I’ll be honest with you, I have a lot of trouble with Christmas presents. Picture the scene; the family of four teenage kids sit around the Christmas tree Christmas morning when dad hands out the presents; a pile of presents under the tree.
I can never get over the pile of presents that manage to accumulate under the tree in the days leading up to Christmas. I worry about how much our children have spent on presents. Will they be pleased with our selection? Will they have wanted more? Will they be disappointed but not want to show it? Will they have spent more than they can afford?
In case you haven’t noticed, I have to admit it, as a writer I am very sensitive.
I’m from a family of 10 children born within 14 years, and when we were all very young, no matter how tight the budget was, there was always an extraordinary assortment of presents under the tree. I thought of them in terms of feet. The pile seemed to be about two feet deep and surrounded the tree for about four feet in every direction.
I don’t know how mum and dad managed it, but no one went without.
Usually presents were things we needed like a summer dress, pencils, hair elastics, bathers, new sandals, a book,
or maybe a record.
But these things have become so commonplace that to give them as gifts, I think our kids would be disappointed.
The dress I chose would not be an inappropriate style or colour – wrong size. I would never even try to buy my them bathers. Hair elastics for Christmas? And pencils. Really?
One year I did try to buy sandals for the girls. There was a new brand out that they wanted, not sandals, but thongs, not any thongs, of course, ‘Havianas’ or something.
When I finally found them in the shop- they looked like thongs to me.
-Until I saw the price. I suddenly felt under pressure. Size was one thing, but which colour did they want? Would they be happy with the selection, and of course the pricey thongs ate into the budget I had for presents for them. Wouldn’t other thongs at a third of the cost do? And then I’d have enough to buy something else nice as well.
A summer dress, perhaps?
Maybe that lot looks a little pricey, but what would they like? I didn’t want them to look tarty.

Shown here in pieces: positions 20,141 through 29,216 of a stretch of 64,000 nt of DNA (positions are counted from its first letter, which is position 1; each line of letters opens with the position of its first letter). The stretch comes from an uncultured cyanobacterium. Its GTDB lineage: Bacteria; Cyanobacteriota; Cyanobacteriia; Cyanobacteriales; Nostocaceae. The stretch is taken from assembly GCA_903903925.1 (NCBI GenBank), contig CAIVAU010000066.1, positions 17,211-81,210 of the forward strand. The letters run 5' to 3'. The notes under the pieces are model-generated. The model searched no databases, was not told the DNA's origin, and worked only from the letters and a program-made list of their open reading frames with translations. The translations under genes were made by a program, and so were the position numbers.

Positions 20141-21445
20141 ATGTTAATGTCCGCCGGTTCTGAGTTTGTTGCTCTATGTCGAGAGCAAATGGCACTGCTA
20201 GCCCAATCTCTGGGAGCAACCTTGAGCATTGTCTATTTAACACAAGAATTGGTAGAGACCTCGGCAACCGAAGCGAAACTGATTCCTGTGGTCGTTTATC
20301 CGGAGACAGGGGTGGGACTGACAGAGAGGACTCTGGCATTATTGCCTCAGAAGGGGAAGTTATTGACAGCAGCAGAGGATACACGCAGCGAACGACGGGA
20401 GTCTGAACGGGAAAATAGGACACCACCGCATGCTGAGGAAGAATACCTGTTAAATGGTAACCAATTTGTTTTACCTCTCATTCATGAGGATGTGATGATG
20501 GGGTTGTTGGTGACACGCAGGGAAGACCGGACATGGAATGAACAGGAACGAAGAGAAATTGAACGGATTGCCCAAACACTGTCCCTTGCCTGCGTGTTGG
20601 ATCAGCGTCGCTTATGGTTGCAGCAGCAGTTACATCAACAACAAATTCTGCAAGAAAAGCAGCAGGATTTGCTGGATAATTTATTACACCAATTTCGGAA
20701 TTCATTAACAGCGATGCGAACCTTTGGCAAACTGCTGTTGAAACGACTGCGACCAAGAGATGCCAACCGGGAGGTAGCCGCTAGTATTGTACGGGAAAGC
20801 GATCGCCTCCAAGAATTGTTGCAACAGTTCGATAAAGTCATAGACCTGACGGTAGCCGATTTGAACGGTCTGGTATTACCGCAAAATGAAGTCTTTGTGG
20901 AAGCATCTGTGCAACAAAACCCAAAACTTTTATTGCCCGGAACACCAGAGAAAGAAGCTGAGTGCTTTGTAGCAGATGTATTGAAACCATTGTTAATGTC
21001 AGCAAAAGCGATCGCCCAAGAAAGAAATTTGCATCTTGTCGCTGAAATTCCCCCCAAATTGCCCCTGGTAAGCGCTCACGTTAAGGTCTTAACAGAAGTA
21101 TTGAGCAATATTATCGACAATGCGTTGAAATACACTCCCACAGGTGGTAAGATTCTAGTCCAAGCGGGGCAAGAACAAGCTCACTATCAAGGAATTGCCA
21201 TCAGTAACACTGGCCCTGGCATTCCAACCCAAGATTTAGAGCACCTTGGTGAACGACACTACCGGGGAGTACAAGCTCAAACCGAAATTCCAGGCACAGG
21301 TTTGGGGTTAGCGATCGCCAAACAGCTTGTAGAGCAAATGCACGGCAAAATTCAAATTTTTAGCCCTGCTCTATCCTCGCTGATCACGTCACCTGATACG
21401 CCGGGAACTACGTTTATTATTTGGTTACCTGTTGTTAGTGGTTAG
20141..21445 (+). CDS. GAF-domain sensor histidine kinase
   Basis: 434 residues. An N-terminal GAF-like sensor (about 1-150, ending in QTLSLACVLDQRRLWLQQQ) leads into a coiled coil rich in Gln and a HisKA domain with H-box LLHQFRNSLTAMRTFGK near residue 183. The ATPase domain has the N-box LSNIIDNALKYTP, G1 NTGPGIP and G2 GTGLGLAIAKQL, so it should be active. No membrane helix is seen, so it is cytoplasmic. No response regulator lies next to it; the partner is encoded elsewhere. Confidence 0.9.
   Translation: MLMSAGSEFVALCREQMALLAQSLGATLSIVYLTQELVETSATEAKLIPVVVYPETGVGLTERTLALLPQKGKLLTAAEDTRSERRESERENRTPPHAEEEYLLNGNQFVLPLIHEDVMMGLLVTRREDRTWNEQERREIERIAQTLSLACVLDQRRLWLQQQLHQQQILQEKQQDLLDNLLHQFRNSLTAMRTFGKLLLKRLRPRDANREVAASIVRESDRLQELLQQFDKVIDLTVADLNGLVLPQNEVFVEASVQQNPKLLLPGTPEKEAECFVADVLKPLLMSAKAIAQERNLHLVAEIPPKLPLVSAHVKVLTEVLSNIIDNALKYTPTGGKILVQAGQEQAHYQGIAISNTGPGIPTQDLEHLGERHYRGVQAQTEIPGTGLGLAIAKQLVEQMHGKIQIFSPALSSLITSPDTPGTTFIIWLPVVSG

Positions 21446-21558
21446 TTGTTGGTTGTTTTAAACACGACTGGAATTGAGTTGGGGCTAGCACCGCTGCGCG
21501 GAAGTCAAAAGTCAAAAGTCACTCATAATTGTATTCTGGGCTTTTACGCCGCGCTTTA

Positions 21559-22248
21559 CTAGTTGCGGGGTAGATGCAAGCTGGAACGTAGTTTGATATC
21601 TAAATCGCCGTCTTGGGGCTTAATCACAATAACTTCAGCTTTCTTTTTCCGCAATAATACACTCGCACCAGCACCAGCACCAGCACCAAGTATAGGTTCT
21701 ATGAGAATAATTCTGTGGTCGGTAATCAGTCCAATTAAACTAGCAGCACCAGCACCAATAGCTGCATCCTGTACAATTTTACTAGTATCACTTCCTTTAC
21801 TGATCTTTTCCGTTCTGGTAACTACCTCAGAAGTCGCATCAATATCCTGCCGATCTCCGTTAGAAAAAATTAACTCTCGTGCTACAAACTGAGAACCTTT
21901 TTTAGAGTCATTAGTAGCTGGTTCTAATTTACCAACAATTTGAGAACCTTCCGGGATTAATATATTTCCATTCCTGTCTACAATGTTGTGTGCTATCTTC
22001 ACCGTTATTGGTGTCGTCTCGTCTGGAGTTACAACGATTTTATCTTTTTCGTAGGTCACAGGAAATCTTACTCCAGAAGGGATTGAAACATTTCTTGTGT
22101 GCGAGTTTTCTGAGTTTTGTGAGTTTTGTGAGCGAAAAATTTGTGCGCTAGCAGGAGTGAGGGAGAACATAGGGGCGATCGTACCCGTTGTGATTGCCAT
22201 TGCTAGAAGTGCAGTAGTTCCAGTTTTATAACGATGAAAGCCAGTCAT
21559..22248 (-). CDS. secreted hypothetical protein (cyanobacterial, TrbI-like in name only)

It was all so tricky.
So you can see how I have had problems with presents going back a while now.
Of late, in my extended family, I have tried to suggest, instead of spending $50 per adult on the Kris Kringle, what about $5 and be challenged but what you can come up with? Needless to say, it’s never got off the ground.
This year we’ve opted out. We’re having a holiday to the beach with the kids for Christmas.
We see it as an opportunity to recuperate from the year that was, regroup as a family and of course, hopefully there will be some relaxation going on.
Having made this decision, it has brought to mind something that has been on my mind for a few years now.
When I see all those big boxes under the tree, and they are opened to reveal expensive presents from your kids, who, like you live on a tight budget, I worry about their credit cards that I suspect have been working overtime. As I enjoy the present as the year goes on, and I suspect they are still paying them off on their credit card, my pleasure gained from the gift wains. It made me think how much more I would have enjoyed the gift if it did not involve hardship on the part of the giver.
It made me think how much I would enjoy Christmas if I knew none of my loved ones got into debt in order to give a gift. For the past few years I have thought every year about how nice it would be if I could get the word out there to encourage other people not to use credit to buy presents at Christmas.
Not getting into debt as a result of Christmas, or put more simply, putting away the credit cards and having a debt-free Christmas.
My thinking is that it would be wonderful if people looked at the CASH they had to spend at Christmas on presents, after rent, mortgage, petrol, food, alcohol, entertainment and of course groceries, and then making up a list of the people they wish to buy presents for, then working out their present budget.
Do they have five people they want to buy for and $100 to spend? Or 20 people they want to buy for and $100 to spend. The spending would be different, but both would be achievable.
Instead of CDs, store vouchers, books, perfume or bundled toiletries packages, they would be something a little more inventive; maybe, a jar of homemade preserves and homemade soaps for everyone. Handmade hand towels sewn by the giver, a collection of preferred books from a second hand store, hard covered books converted into secret places for a special friend. Everyone has a need for a special place for the spare set of car keys or to hide the house key.
Most people have a need for these basic things.
The challenge for someone on a budget is to spend some time thinking about what people really need, or would really like, and making it.
There is still two weeks until Christmas. That is enough time to sit down and plan it.
You can visit my new Facebook page Credit-free Christmas for some ideas if you like: http://www.facebook.com/CreditFreeChristmas
Good luck, spread the word and let me know how you go.